Central Kalimantan, Indonesia – For a place called the Orangutan Care Center and Quarantine (OCC&Q), there is a surprising number of animals around that are neither orange, long-haired, nor gentle. Apart from animals rescued from a zoo OFI bought and closed down, we regularly accept confiscated, surrendered, and injured animals from local people and government. A recent temporary resident of OCC&Q was a feisty Crab-Eating Macaque male, who was later joined by a bigger and more aggressive cousin, a Pig-Tailed Macaque. Both males were kept in enclosures and fed thrice daily, as well as provided with fresh branches and browse, and included in the Environmental Enrichment program intended for orangutans. The macaques showed excellent physical health and behavioral vigour, and left no doubt of their intense desire to be set free.
A decision was made to release the macaques at the Buluh Release Station in Lamandau Wildlife Reserve. On July 10th, 2010 Dr. Biruté Mary Galdikas and OFI assistants travelled to Lamanadau with the two macaques. Wooden transportation cages were constructed and lined with acacia branches. The macaques passed behavioral observation and health checks with flying colors. On the morning of the release, Herman the Crab-Eating Macaque calmly allowed himself to be transferred from his living enclosure to the transportation cage as if he knew the process was for his own good. Willie the Pig-Tailed Macaque made no such concessions to people and acted like a proper member of his species, grabbing, grimacing and baring his teeth at anyone who tried to handle him. He was tranquilized and also put in a transport cage.
The day of the release dawned hot and clear, a nice change from the atypically rainy July this year. The journey to freedom for the releases involved over an hour’s car ride and an hour in a speedboat. The macaques accepted these travels with admirable composure and lack of fuss. Once the release party arrived at the chosen site, fruit was prepared for the animals. To minimize the stress for the macaques, we switched from our speedboat to a canoe and paddled upriver. At the chosen spot, the transport cage was pulled from the canoe, with some difficulty, to the wooden jetty, almost flooded by the extremely high river. In keeping with OFI release tradition, Dr. Galdikas said a ceremonial prayer for the macaques’ survival in the wild, expressing our shared hopes for their foraging, social and reproductive success. Willie and Herman looked out curiously from between the planks of the cage.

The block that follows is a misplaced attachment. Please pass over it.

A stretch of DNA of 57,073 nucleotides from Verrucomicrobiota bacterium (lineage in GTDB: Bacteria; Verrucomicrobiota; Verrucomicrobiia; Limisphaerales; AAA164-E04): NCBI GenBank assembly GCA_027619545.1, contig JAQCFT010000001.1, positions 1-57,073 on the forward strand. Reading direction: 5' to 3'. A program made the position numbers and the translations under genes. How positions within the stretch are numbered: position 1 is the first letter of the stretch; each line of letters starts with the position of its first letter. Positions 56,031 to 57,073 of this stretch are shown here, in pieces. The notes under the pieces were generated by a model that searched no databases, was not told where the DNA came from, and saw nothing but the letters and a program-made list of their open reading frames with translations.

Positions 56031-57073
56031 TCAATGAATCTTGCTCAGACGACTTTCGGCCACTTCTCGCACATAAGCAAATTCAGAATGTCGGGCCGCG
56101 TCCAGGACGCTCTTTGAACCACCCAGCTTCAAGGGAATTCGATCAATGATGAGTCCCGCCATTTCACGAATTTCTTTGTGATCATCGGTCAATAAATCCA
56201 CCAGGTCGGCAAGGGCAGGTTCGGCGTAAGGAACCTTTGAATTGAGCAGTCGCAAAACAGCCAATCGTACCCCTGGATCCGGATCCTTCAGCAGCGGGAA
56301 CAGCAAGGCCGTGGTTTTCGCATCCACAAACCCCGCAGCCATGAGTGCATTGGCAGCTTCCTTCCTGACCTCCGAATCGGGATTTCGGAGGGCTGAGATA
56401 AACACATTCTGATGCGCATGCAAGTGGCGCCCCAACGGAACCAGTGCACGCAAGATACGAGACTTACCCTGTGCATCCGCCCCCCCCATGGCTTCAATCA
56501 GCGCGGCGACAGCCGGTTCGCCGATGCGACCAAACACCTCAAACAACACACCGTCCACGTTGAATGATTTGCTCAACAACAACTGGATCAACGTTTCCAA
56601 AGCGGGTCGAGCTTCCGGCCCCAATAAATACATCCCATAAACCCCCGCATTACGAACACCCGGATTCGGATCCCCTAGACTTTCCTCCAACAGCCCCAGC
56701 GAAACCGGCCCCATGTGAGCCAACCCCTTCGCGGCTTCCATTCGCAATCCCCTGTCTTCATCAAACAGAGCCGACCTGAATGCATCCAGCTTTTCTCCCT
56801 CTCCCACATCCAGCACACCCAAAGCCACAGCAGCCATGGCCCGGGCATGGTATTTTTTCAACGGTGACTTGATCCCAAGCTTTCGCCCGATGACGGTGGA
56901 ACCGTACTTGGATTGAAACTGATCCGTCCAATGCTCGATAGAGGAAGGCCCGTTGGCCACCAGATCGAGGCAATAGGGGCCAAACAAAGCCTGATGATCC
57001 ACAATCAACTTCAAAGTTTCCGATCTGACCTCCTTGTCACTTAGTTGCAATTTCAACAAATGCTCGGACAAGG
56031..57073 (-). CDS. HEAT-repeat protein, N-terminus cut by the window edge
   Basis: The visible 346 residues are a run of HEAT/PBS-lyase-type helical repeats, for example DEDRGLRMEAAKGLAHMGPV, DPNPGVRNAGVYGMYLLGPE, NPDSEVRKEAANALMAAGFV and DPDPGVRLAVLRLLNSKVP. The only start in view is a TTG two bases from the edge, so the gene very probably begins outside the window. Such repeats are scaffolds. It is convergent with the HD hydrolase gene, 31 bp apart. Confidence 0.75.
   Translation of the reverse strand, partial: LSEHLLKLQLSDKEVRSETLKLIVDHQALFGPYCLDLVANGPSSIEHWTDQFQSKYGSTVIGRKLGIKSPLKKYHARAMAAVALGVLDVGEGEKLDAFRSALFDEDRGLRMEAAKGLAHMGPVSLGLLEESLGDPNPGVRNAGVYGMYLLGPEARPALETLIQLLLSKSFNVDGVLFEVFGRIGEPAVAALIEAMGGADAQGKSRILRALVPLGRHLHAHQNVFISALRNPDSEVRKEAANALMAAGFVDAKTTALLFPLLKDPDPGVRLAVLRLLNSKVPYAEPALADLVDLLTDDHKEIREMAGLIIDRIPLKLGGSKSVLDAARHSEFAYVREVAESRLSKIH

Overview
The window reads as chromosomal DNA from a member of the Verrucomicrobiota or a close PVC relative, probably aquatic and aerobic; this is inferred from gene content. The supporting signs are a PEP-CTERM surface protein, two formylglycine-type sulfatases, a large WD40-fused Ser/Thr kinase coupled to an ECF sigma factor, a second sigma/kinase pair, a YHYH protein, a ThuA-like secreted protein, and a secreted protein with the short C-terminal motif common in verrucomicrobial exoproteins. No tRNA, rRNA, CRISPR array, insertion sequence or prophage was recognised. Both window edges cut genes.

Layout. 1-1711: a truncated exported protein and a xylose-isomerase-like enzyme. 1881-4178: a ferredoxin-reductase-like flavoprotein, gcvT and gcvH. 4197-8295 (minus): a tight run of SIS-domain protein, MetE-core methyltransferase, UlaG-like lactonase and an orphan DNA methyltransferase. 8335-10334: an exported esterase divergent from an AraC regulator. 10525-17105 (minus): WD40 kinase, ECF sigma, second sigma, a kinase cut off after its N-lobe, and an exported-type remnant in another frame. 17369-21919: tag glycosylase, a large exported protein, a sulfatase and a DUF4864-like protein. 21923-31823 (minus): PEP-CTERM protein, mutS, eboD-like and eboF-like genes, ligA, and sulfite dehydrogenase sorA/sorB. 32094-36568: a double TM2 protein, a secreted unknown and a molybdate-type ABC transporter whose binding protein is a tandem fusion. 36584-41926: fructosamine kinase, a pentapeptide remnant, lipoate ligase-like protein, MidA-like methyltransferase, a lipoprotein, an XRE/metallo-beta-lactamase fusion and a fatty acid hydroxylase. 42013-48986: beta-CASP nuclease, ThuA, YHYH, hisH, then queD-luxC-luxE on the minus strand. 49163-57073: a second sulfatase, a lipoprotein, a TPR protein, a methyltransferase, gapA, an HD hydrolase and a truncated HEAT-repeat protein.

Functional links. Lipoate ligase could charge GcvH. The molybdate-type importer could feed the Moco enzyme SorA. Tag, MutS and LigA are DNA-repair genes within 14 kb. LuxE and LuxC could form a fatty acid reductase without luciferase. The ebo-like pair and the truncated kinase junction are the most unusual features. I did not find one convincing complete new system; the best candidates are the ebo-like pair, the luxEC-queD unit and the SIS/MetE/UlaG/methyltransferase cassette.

We decided to release Herman first, to give him time to make a break for the jungle before Willie got out. (During their time at the OCC&Q they were fond of rattling their cage bars and grunting at each other. It did not bode well for their friendship in the forest). Everybody who had cameras with them got them out and suspended their fingers over the shutter button. Of course, after Mr. Kusdi opened the cage, Herman showed zero interest in leaving the cage and just sat on the floor of the cage and benignly looked around. Feeling a little anti-climatic, we coaxed him out with bananas – and eventually Herman started walking down the jetty into the forest.
Next, the prayer for Willie was spoken and Dr. Galdikas asked for his cage to be opened. The reaction was quite different from before. All the assistants shrank back and Mr. Ukim, fierce-looking and very experienced, was volunteered by his colleagues to do the honors. As soon as Willie’s cage door opened, he jumped on top of his cage and grimaced at the assembled group of spectators. Then he rapidly climbed down and charged us, sending men who had faced down three hundred pound adult male orangutans scrambling into the moored canoe. Everybody enthusiastically pushed off, and an angry-looking Willie kept pacing the edge of the jetty until we were well out of reach.
Observing from the other side of the river, we were surprised to see Herman come back out of the forest and approach Willie from behind. Anxiously, we watched as he circled around and started walking towards Willie face-on. We were more than surprised when Herman crouched down in front of his much larger cousin, did a quiet vocalization, and hugged Willie’s chest. When Willie acknowledged him with a quick pat, our jaws dropped with surprise. This behavior was the opposite of what it had been towards each other at the Care Center.
The next day a follow-up team returned to observe the macaques and track the release progress. Both Herman and Willie appeared at the release site throughout the day, especially around the time of supplementary feeding. Herman ate bananas peacefully alongside the released ex-captive orangutans, while Willie was much more interested in grimacing and chasing assistants away from the feeding platform and off the jetty. Both macaques appeared in excellent health and spent most of the observed time foraging and climbing.